Project: Research project

Project Details


The overall purpose of this research proposal is to determine the
properties and underlying kinetic mechanisms of two different ionic
channels in cell membranes: the calcium-activated potassium channel and a
voltage dependent chloride channel of large conductance. Currents that
flow through single ionic channels in the sarcolemma of cultured rat
skeletal muscle cells will be recorded under voltage clamp using the patch
clamp technique. With this electrophysiological technique it is possible
to study the kinetics of single channels by observing (through step changes
in the current) when single channels open and close. The effects of Na, K,
and Mg ions, step changes in [Ca] ion, and possible phosphorylation on the
activity of the Ca-activated K channel will be characterized. The
mechanism underlying the observation that openings of the Ca-activated K
channel tend to occur in bursts will also be examined. The effect of
membrane potential on activation, inactivation, and removal of inactivation
for the voltage dependent C1 channel of large conduictance will also be
characteized, as well as the permeability of this channelto various ions.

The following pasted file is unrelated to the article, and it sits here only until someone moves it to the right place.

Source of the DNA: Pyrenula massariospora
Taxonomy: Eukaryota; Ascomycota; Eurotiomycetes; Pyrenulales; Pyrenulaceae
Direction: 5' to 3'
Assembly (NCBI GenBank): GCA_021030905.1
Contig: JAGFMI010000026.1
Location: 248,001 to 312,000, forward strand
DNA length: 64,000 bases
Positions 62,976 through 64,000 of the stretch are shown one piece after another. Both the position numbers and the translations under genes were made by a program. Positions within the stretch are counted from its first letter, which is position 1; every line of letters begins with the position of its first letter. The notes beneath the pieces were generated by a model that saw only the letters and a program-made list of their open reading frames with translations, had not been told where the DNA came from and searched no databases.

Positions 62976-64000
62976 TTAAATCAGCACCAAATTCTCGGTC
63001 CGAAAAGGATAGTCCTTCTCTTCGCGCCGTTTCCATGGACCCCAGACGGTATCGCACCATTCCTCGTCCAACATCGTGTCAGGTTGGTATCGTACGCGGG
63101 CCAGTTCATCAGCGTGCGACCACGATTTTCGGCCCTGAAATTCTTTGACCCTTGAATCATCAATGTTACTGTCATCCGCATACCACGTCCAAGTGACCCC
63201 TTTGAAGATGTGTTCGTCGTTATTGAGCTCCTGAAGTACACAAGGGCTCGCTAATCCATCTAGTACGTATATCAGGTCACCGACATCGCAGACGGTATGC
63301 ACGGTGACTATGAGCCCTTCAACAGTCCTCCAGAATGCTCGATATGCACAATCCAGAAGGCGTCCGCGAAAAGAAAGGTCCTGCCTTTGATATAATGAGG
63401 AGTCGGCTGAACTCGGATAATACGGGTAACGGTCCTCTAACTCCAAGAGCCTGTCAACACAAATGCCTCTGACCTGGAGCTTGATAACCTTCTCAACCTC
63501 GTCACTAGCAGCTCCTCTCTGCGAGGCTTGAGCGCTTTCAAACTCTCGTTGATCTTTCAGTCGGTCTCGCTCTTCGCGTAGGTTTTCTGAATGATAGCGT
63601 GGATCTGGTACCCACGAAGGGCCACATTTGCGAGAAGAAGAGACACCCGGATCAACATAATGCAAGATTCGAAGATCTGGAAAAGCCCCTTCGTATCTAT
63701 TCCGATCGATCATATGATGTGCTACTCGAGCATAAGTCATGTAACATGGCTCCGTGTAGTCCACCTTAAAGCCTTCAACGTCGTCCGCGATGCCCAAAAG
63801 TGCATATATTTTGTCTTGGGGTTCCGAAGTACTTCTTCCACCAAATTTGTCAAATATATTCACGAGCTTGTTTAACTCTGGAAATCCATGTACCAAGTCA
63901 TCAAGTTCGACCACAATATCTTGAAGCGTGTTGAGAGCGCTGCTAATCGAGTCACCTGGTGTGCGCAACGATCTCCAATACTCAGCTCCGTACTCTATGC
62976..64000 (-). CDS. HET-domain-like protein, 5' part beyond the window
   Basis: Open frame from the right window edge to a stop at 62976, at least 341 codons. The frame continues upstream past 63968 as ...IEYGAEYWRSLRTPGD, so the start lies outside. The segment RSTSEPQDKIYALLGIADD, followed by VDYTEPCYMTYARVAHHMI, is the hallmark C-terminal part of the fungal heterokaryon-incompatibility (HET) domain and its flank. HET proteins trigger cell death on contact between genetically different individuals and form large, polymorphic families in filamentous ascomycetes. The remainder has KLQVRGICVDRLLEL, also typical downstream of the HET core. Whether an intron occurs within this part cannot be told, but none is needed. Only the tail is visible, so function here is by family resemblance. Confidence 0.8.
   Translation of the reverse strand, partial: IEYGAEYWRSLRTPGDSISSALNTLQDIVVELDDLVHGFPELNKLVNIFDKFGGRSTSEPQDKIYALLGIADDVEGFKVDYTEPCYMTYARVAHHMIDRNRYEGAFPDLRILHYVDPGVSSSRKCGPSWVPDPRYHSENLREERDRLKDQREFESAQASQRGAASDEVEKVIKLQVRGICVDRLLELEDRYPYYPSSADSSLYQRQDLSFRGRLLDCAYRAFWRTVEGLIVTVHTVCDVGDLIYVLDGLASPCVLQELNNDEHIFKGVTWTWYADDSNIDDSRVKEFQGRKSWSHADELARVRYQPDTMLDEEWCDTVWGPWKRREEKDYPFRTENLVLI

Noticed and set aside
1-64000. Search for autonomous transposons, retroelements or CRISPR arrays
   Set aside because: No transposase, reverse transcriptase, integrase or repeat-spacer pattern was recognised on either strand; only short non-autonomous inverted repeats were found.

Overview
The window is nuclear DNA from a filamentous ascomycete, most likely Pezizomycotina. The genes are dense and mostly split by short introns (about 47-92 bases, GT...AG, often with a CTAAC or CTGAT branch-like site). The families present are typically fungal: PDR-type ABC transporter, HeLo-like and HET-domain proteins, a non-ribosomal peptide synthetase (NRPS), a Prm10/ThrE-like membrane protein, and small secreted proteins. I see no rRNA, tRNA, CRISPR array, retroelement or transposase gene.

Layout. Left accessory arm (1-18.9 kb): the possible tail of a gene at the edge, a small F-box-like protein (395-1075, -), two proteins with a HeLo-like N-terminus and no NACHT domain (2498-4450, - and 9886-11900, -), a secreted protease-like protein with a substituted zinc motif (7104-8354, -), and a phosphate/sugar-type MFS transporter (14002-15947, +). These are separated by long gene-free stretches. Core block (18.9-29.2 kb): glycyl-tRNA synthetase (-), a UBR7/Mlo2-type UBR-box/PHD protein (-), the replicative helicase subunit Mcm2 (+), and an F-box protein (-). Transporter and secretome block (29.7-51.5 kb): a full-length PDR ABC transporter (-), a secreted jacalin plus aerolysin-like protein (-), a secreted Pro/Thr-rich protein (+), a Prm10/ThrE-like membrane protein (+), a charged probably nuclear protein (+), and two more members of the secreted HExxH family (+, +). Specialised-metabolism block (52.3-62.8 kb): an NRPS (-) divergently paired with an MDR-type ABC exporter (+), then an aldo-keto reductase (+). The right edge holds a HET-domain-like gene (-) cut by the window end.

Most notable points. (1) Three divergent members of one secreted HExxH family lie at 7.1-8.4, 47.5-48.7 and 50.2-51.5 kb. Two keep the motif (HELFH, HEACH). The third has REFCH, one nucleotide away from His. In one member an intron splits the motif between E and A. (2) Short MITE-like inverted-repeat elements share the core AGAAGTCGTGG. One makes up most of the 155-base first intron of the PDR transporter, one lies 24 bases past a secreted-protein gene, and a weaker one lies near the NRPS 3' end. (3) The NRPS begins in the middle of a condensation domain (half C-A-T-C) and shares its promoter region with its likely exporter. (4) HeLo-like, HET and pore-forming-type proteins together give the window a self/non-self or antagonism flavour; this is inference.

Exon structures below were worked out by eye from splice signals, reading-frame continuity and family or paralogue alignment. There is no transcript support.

The above data will be used to obtain information about the number of open
and closed states, the mean lifetimes of the open and closed states, and
the rate constants for transitions between the various states for each
channel. These findings will then be used to develop a kinetic scheme for
each channel. The Ca-activated K channel modulates repetitive firing in
neurons and affects membrane potential and excitability in muscle. The C1
channel of large conductance would also affect membrane excitability. To
understand the properties and function of nerve and muscle membranes, it
will be necessary to understand the properties and mechanisms of these two
channels. Understanding these channels may also help in understanding and
treating nerve and muscle disease, as therapeutic agents and toxins often
exert their specific effects on ionic channels in cell membranes.
Effective start/end date9/1/838/31/88


  • National Institutes of Health


  • Medicine(all)

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